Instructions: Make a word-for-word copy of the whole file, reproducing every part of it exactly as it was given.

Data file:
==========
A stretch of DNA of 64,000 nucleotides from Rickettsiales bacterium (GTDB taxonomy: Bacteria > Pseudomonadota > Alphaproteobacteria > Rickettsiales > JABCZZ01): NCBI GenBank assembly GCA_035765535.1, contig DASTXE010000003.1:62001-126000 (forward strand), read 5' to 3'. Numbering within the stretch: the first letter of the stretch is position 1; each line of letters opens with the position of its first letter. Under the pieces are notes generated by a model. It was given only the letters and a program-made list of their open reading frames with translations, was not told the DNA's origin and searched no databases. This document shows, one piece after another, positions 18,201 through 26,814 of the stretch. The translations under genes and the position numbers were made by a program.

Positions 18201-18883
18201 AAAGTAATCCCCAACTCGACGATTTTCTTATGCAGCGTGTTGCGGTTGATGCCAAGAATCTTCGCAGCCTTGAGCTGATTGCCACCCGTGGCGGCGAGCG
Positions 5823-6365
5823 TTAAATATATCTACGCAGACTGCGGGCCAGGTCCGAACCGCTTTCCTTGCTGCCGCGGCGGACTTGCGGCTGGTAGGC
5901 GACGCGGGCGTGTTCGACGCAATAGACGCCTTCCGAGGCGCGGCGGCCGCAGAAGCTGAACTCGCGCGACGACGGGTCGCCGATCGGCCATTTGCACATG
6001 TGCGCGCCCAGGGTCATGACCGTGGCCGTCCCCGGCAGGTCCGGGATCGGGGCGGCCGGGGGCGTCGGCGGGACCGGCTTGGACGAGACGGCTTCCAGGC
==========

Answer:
A stretch of DNA of 64,000 nucleotides from Rickettsiales bacterium (GTDB taxonomy: Bacteria > Pseudomonadota > Alphaproteobacteria > Rickettsiales > JABCZZ01): NCBI GenBank assembly GCA_035765535.1, contig DASTXE010000003.1:62001-126000 (forward strand), read 5' to 3'. Numbering within the stretch: the first letter of the stretch is position 1; each line of letters opens with the position of its first letter. Under the pieces are notes generated by a model. It was given only the letters and a program-made list of their open reading frames with translations, was not told the DNA's origin and searched no databases. This document shows, one piece after another, positions 18,201 through 26,814 of the stretch. The translations under genes and the position numbers were made by a program.

Positions 18201-18883
18201 AAAGTAATCCCCAACTCGACGATTTTCTTATGCAGCGTGTTGCGGTTGATGCCAAGAATCTTCGCAGCCTTGAGCTGATTGCCACCCGTGGCGGCGAGCG
Positions 5823-6365
5823 TTAAATATATCTACGCAGACTGCGGGCCAGGTCCGAACCGCTTTCCTTGCTGCCGCGGCGGACTTGCGGCTGGTAGGC
5901 GACGCGGGCGTGTTCGACGCAATAGACGCCTTCCGAGGCGCGGCGGCCGCAGAAGCTGAACTCGCGCGACGACGGGTCGCCGATCGGCCATTTGCACATG
6001 TGCGCGCCCAGGGTCATGACCGTGGCCGTCCCCGGCAGGTCCGGGATCGGGGCGGCCGGGGGCGTCGGCGGGACCGGCTTGGACGAGACGGCTTCCAGGC